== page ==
City Deficit Could Close Warrensburg Animal Shelter

Written by Skye Melcher, Features Editor

   Warrensburg City Council met on Sept. 14 and decided to help fund the shelter until the end of the year. 

  During a Warrensburg City Council meeting on Monday Aug. 10, Finance Director Marcella McCoy proposed four plans to help decrease the General Fund deficit of $929,450. Two plans suggested eliminating animal shelter services, while the others would eliminate several general fund positions in the city. 

  The General Fund has a projected revenue of $10 million and expenditures of $10.9 million and McCoy said the plan is to eliminate as much of the deficit as possible and to propose at least $500,000 in service cuts. 

The Warrensburg Animal Shelter has been transferring dogs to Wayside Waifs in Kansas City, Missouri and Prairie Paws Animal Shelter in Ottawa, Kansas. Photo by Lauryn Morrow

  Mason Wirsig, president of the Warrensburg animal rescue board, said, “State law requires cities to perform certain basic functions, and the animal shelter is not on the list.” 

  Warrensburg animal shelter manager Kayla Frank was notified about the defunding proposal to city council  before it was publicly released and attended the meeting to defend the shelter. 

  “If the shelter was to become defunded and there were no alternative options, it’s just detrimental,” Frank said.

Although a decision has not yet been made, the staff at the shelter and community volunteers have come together to find solutions. 

Frank said, “I think it’s safe to say that people felt very upset because they’re so passionate about something, and when you’re very passionate about something, and someone tempts you with a ‘hey we might take this thing away,’ I think you get people’s attention very quickly.”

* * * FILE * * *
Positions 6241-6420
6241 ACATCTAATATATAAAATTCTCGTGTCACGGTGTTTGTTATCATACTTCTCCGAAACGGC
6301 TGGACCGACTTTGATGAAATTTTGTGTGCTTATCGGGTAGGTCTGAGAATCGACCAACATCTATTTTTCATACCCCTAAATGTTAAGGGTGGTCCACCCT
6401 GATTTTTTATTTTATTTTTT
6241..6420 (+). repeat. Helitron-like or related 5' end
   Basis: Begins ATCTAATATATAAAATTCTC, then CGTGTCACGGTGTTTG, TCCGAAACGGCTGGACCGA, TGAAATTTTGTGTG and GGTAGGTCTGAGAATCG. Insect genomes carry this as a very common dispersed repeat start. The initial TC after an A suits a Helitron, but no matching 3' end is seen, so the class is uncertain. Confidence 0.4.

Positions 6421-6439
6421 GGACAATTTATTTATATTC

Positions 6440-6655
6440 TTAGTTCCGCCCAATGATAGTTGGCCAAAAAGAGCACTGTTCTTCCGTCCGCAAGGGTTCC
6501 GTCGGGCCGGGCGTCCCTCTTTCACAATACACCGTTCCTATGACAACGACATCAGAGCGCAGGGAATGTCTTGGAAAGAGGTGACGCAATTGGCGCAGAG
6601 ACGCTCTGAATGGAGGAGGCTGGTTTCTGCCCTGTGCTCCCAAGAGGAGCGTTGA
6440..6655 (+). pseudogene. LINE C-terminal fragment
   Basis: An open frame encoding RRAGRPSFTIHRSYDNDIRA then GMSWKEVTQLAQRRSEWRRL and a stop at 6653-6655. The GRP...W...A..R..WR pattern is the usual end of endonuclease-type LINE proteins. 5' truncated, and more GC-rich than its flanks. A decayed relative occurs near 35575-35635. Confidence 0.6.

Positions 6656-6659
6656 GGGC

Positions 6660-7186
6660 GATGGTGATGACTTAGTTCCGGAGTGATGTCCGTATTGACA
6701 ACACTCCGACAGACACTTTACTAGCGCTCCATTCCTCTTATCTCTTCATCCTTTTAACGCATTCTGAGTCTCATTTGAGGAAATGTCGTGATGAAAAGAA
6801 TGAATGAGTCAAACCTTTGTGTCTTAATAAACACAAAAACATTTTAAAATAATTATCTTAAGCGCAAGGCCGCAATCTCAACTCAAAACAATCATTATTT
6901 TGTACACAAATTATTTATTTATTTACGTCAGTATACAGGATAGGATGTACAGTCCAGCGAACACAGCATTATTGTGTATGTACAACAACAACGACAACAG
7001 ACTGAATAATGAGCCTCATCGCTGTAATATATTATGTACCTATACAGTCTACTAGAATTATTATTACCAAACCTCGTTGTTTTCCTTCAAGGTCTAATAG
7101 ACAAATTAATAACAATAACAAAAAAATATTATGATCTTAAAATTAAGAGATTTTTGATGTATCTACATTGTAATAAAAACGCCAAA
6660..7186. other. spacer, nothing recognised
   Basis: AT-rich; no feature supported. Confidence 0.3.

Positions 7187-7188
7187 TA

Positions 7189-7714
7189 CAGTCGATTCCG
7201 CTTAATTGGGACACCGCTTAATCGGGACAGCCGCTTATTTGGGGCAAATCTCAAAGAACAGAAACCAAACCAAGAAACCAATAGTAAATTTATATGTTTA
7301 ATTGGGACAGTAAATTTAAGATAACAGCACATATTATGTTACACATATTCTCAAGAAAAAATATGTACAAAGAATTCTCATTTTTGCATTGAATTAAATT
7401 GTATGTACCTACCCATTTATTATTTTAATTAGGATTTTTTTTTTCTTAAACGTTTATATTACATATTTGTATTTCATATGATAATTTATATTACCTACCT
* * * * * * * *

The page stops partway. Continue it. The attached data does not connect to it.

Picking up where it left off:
Tinkerbell loves drinking out of the sink. She’s currently looking for a new home. Photo by Lauryn Morrow

A non-profit organization, Warrensburg Animal Rescue, has announced it is working with Frank as volunteers to save the shelter. 

  With the possible closure, the animal shelter had to transfer all the dogs to other no-kill shelters like Wayside Waifs in Kansas City, Missouri and Prairie Paws Animal Shelter in Ottawa, Kansas. Frank said when transferring dogs, they always make sure they do their research so they know that the dogs will be taken care of. They are hoping to have the cats adopted before the closure and if not, they will find people willing to foster until a solution is found.  

  Olivia Bloom, vice-president of Warrensburg animal rescue board, said, “Shelters and rescues work best if they work hand and hand, and it’s a huge network of people that share information, share resources, reach each other when they need help, and it helps everything work a whole lot better.”